Dir: Stephen Frears. UK. 2009. 100mins.
Stephen Frears’ sumptuously mounted film of Colette’s novel Cheri is for the most part an entertainingdrama boasting a host of deliciously poised performances. If it finally fails to find a satisfying dramatic tempo or tone, it is still bound to attract sizable specialised audiences (roughly the same crowds who warmed to Frears’ The Queen, Dangerous Liaisons and Mrs Henderson Presents or other classy period pieces such as Doubt, The Duchess and Atonement.)
Initial critical response at its Berlin competition screening was mixed, suggesting that Cheri might have a harder road to travel in awards terms than The Queen, but there are still several noteworthy performances here, from Michelle Pfeiffer in particular, but also below the line work from cinematographer Darius Khondiji, costume designer Consolata Boyle and composer Alexandre Desplat.
Colette’s ground-breakingly frank perspective on women of her era is clearly not easy to adapt to the screen. In Cheri, she portrays the grotesques of Paris society with wit, but nonetheless movingly plunges into the troubled soul of courtesan Lea de Lonval, a character not too far removed from Laclos’ Madame de Merteuil so memorably played for Frears by Glenn Close. Frears tiptoes into the dark territory at the end of the first book but it feels like he retreats into campy wit whenever the melancholy of fading youth edges in too morosely.
This dilemma is characterised by a voiceover from the director himself, whose clipped, gruff, terribly English delivery jars with what is otherwise a design-perfect recreation of the louche Belle Epoque of early 20th Century Paris. Although the voiceover occurs less frequently once the film gets going, it does reappear at the end, butting in rudely to what is otherwise a piquant finale and racing through the plot of Colette’s second Cheri book in a couple of peremptory sentences.
The biggest marketing asset here is Pfeiffer who won her first Oscar nomination for Dangerous Liaisons (Frears even uses a photograph of the actress from that film in Cheri’s colourful prologue). The 50-year-old Pfeiffer shows a good deal of pluck, playing a still-beautiful woman grappling with old age, eroding looks and the indifference of men. While Pfeiffer is still ravishing, she and Frears aren’t shy of unflattering close-ups of a wrinkling neck or hollowed cheek and the media will find particular fascination with this topic vis a vis aging actresses when the film goes on release.
Ironing out the non-chronology of the book, Frears and Hampton begin with the blossoming of the affair between retired courtesan Lea and the 19-year-old Fred Peloux aka Cheri (Friend) who is the son of a courtesan frenemy of hers Charlotte Peloux (Bates in fine, playful form). Both women are wealthy from their years eking money from rich men and Cheri has grown up surly, snappy and spoiled. He is, however, so handsome that Lea takes a keen liking to him when they begin sleeping together.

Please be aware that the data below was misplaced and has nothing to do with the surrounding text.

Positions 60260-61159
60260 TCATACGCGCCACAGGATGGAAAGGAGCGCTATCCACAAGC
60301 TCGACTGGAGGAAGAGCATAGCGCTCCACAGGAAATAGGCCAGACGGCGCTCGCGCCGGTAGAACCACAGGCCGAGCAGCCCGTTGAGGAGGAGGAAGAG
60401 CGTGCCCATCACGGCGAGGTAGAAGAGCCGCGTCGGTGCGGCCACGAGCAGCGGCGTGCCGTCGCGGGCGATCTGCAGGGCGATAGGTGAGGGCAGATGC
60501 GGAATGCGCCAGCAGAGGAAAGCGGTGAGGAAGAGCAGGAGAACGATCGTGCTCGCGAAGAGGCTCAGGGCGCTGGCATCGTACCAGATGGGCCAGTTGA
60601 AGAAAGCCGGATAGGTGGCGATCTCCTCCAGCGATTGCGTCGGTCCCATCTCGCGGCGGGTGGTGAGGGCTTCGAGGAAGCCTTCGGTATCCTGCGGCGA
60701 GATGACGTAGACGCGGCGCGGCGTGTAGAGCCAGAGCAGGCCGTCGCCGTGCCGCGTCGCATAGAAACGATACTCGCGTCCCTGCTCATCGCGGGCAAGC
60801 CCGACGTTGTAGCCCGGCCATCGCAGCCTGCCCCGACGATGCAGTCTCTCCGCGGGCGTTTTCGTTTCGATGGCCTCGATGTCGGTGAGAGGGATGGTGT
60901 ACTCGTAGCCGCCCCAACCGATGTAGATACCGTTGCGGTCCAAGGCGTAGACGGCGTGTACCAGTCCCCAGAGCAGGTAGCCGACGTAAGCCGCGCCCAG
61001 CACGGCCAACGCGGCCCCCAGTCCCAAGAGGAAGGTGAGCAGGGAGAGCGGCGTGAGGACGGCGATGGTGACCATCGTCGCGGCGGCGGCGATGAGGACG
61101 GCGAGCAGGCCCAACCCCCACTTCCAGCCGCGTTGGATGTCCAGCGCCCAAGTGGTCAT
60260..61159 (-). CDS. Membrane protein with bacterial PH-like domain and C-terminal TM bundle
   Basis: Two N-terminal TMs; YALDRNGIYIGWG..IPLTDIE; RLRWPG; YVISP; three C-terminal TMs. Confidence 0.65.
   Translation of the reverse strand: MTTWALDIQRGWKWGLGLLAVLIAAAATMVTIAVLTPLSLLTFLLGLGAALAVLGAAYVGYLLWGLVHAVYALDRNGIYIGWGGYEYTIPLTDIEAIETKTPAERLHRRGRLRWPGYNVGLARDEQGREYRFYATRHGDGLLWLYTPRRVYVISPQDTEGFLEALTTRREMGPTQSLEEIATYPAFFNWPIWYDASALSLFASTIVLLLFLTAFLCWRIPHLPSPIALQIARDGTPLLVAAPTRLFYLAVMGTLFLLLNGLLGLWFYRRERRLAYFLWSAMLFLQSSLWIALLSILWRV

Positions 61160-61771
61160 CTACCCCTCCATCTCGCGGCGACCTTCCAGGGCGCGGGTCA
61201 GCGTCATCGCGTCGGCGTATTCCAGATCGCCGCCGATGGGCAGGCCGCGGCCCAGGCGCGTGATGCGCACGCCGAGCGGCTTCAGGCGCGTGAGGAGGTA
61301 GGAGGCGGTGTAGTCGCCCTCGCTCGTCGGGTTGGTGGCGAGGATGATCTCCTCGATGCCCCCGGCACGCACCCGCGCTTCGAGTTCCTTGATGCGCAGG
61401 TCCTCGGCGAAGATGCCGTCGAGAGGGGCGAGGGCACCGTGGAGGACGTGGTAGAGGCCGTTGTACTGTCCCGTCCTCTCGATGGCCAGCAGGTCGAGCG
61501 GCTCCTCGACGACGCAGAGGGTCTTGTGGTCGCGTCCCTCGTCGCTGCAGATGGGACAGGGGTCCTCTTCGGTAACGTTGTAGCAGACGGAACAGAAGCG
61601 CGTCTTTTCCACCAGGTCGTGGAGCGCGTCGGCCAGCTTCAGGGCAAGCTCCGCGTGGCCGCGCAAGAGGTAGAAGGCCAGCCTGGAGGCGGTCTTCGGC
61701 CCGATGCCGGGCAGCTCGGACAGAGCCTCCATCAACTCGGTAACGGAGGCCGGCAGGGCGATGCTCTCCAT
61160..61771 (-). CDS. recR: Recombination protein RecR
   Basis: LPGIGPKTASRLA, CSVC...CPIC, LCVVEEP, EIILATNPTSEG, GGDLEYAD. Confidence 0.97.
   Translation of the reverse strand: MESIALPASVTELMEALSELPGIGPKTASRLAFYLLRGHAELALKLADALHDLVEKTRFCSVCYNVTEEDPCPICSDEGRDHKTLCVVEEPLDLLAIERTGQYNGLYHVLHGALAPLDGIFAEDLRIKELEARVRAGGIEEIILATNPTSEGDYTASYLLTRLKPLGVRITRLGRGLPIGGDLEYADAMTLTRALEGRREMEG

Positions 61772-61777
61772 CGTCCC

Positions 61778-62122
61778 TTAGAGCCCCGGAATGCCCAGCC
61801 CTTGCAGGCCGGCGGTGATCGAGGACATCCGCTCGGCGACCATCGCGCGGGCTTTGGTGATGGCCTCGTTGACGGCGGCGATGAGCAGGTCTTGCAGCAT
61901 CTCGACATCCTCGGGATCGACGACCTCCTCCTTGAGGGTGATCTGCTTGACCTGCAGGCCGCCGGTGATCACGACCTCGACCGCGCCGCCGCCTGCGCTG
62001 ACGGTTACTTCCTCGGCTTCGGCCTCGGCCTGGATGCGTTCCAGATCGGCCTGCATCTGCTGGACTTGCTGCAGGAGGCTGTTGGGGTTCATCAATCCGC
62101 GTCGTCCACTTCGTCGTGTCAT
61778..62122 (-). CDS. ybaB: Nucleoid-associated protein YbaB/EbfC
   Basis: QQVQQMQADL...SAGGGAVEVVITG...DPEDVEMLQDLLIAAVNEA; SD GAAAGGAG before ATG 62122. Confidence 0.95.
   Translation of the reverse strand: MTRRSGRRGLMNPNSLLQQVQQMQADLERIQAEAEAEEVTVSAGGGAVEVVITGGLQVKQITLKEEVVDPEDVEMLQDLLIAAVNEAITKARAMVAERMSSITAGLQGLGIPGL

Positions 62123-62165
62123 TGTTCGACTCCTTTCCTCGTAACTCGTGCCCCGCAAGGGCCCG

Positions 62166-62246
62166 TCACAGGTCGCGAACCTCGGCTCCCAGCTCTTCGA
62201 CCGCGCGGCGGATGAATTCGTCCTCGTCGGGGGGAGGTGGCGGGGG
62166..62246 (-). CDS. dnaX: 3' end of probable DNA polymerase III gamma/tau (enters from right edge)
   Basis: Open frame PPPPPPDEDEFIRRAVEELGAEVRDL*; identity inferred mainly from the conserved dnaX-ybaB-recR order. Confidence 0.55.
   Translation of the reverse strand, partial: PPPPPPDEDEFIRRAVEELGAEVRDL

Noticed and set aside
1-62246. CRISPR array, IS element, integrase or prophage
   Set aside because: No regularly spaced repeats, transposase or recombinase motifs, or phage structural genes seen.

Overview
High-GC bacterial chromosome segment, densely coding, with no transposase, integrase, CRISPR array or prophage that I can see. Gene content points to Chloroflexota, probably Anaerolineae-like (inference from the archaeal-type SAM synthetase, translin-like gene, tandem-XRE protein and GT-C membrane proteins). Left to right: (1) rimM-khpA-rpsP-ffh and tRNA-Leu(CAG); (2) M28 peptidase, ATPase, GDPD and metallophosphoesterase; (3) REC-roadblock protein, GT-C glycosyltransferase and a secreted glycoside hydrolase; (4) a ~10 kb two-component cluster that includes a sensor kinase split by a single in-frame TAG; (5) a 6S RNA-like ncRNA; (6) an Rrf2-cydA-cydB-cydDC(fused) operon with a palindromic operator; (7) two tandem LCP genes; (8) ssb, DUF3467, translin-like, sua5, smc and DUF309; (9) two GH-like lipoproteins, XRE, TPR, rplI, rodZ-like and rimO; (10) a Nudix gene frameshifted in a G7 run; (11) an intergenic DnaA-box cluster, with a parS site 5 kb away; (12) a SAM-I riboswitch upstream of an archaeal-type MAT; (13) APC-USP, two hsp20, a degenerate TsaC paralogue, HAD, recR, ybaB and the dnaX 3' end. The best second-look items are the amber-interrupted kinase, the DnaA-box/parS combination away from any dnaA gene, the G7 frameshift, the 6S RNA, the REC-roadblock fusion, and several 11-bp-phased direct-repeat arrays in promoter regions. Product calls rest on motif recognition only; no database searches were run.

Six years later they are still lovers, Lea maternally dictating the terms of the relationship and tending to his every desire, but when Charlotte announces that Cheri is to be married off to the 18 year-old daughter (Jones) of another courtesan (Hjejle), her ordered world is sent into disarray and she realizes that she is in love with him. While Cheri goes off on his honeymoon to Italy, Lea attempts to overcome her anguish and regain control.
Frears commands a team of exceptional talent here. DP Khondiji captures the drama (and the dresses) in rich, bold colours while Alan Macdonald’s design, Boyle’s costumes and the hair and makeup work are stunning. Desplat’s score is also effective as a mood indicator, especially in abrupt switches between comedy and tragedy. Tasty cameos from Bette Bourne, Harriet Walter, Gaye Brown and Anita Pallenberg (playing a Lea equivalent in 20 years’ time) liven up the drama when Lea and Cheri are apart from each other.
Rupert Friend, a young English actor of growing stature, demonstrates considerable presence and charisma as the irresponsible Cheri. Friend, who is also fine as Prince Albert in The Young Victoria, should rise to the next level of stardom after this performance is seen.
But the film belongs to Pfeiffer’s Lea as she struggles to hold onto dignity in the face of age and crumbling vanity. The final shots of her weary, exposed face are not too far away from the closing moments of Dangerous Liaisons when Frears stared into the broken face of Glenn Close’s Madame de Merteuil as she accepts that she is ruined.
Pathe Renn Productions
North American distribution
(44) 20 7323 5151
Based on the novel by Colette